The RAC is among leading experts supporting a petition which urges ministers to make driving education compulsory in schools.
By this, campaigners mean in-class and practical lessons, rather than lowering the legal driving age.
The call comes only months after the RAC said that adding such classes to the curriculum is preferable to raising the driving age to 20.
Campaigners hope that a successful petition could lead to a reduction in the huge amount of crashes among new motorists.
The RAC says that young drivers "pay the price" with increased car insurance premiums for statistically being more likely to experience a car crash.
The figures support RAC spokesman Simon Williams' recent claim that: "Driver education for young people should start before they have the chance to get behind the wheel, to address some of these concerns. In other parts of the world that education starts in schools."
For example, motorists are twice as likely to crash after passing their test if they don't take a Young Driver education scheme. The percentage of new European motorists who crash goes down by 40% if they learn about driving while at school.
Other figures suggest that youngsters could benefit from some additional help with 20% of new motorists crashing before half a year behind the wheel on their own.
Road collisions represent a quarter of all deaths involving youngsters aged between 15 and 19. This compares to only 0.5% among the general adult UK population. Furthermore, young motorists are involved in 400 fatalities each year.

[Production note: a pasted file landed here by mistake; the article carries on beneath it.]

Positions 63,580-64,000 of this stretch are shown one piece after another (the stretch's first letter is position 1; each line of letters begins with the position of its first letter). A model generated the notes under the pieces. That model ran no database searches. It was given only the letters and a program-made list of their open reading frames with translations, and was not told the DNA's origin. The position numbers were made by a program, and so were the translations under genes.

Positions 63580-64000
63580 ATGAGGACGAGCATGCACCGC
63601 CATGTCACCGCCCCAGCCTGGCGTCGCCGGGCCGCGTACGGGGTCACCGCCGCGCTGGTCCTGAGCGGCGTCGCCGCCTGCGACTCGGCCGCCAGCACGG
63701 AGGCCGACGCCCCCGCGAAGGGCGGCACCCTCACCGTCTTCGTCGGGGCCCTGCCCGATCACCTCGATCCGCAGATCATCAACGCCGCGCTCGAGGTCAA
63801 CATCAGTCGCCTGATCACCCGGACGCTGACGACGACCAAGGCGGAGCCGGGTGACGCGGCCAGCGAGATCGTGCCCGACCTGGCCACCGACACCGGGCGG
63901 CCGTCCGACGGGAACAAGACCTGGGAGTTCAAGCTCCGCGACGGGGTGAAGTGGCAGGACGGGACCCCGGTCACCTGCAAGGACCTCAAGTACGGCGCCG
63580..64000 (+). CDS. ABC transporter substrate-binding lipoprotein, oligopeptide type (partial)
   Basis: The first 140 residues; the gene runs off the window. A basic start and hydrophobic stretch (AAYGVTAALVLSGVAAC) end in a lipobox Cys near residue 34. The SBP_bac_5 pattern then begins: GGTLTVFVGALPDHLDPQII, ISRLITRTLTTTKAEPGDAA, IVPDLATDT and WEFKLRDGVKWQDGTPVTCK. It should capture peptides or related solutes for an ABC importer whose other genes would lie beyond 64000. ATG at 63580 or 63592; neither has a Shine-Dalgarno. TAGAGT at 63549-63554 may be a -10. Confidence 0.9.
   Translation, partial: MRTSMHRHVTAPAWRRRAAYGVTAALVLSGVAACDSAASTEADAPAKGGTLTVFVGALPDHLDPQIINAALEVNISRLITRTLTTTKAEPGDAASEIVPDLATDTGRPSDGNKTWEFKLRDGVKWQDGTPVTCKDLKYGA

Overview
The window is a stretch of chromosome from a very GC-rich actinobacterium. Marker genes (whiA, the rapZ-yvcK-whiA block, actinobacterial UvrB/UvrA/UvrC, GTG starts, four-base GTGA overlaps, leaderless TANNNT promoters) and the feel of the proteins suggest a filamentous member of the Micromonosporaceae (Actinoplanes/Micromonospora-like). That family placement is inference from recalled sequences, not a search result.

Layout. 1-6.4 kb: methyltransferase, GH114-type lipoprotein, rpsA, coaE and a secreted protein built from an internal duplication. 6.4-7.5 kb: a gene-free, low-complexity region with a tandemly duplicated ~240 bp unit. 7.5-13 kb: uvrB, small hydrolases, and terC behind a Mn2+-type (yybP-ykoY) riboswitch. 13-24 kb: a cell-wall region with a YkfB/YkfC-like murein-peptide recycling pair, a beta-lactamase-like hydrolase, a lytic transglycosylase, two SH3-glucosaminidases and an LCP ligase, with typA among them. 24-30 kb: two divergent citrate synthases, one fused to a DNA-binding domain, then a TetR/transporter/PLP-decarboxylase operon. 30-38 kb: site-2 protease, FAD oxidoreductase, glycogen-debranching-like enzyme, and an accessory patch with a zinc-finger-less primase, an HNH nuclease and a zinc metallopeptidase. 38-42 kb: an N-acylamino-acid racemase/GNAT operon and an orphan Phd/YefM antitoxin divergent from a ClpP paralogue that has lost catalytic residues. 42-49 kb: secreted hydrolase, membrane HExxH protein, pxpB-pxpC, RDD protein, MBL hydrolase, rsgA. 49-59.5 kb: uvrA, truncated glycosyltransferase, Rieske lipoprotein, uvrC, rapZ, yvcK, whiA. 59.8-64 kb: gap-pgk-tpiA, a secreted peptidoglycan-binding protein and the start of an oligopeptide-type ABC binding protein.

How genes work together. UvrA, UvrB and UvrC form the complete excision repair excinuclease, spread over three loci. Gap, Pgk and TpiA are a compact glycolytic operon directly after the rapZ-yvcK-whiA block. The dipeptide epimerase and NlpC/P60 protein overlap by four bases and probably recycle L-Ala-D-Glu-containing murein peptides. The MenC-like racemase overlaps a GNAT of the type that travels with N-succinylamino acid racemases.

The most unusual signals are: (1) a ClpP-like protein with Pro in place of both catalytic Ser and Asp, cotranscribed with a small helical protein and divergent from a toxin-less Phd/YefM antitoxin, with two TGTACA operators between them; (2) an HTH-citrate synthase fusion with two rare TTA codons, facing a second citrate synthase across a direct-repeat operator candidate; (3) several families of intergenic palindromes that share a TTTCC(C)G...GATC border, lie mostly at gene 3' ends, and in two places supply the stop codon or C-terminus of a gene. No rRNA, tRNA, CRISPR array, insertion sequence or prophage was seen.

Much of the blame is attributed to the current learning system not giving sufficient preparation in certain areas.
Mr Williams said earlier this year: "Our own research suggests that young drivers are willing to consider extra training and many admit to feeling nervous and anxious about scenarios such as night driving, motorways and adverse weather."
Young Driver has started the petition, which has quickly gained support from the likes of the Driving Instructors Association (DIA), the Institute of Advanced Motorists (IAM) and the Association of British Insurers (ABI).
The firm, which is the country's biggest under-17 motoring lesson-provider, is also being backed by driving expert and presenter Quentin Willson.
Young Driver's Kim Stanton said that driving skills should be learnt over many years from a younger age. She urged people to sign the petition.
Copyright Press Association 2015